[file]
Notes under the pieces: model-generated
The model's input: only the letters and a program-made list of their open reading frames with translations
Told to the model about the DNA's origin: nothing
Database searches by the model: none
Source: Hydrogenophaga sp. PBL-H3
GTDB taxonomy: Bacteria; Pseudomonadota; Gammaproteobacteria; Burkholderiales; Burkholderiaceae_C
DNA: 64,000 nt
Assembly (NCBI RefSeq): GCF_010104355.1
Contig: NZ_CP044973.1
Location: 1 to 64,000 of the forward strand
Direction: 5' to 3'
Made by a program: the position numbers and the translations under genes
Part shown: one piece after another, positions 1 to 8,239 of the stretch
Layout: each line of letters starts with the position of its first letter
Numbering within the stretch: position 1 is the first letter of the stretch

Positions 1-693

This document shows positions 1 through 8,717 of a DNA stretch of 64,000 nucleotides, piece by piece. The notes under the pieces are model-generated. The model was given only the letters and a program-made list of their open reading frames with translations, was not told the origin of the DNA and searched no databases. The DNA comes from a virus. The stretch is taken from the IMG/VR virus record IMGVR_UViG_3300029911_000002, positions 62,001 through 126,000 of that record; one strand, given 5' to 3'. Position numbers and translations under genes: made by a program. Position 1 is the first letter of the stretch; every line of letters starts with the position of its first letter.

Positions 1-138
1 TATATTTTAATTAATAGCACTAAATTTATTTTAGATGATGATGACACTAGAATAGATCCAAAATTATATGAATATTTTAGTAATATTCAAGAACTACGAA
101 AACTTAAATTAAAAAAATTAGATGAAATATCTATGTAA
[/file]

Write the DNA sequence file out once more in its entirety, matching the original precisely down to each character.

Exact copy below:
Notes under the pieces: model-generated
The model's input: only the letters and a program-made list of their open reading frames with translations
Told to the model about the DNA's origin: nothing
Database searches by the model: none
Source: Hydrogenophaga sp. PBL-H3
GTDB taxonomy: Bacteria; Pseudomonadota; Gammaproteobacteria; Burkholderiales; Burkholderiaceae_C
DNA: 64,000 nt
Assembly (NCBI RefSeq): GCF_010104355.1
Contig: NZ_CP044973.1
Location: 1 to 64,000 of the forward strand
Direction: 5' to 3'
Made by a program: the position numbers and the translations under genes
Part shown: one piece after another, positions 1 to 8,239 of the stretch
Layout: each line of letters starts with the position of its first letter
Numbering within the stretch: position 1 is the first letter of the stretch

Positions 1-693

This document shows positions 1 through 8,717 of a DNA stretch of 64,000 nucleotides, piece by piece. The notes under the pieces are model-generated. The model was given only the letters and a program-made list of their open reading frames with translations, was not told the origin of the DNA and searched no databases. The DNA comes from a virus. The stretch is taken from the IMG/VR virus record IMGVR_UViG_3300029911_000002, positions 62,001 through 126,000 of that record; one strand, given 5' to 3'. Position numbers and translations under genes: made by a program. Position 1 is the first letter of the stretch; every line of letters starts with the position of its first letter.

Positions 1-138
1 TATATTTTAATTAATAGCACTAAATTTATTTTAGATGATGATGACACTAGAATAGATCCAAAATTATATGAATATTTTAGTAATATTCAAGAACTACGAA
101 AACTTAAATTAAAAAAATTAGATGAAATATCTATGTAA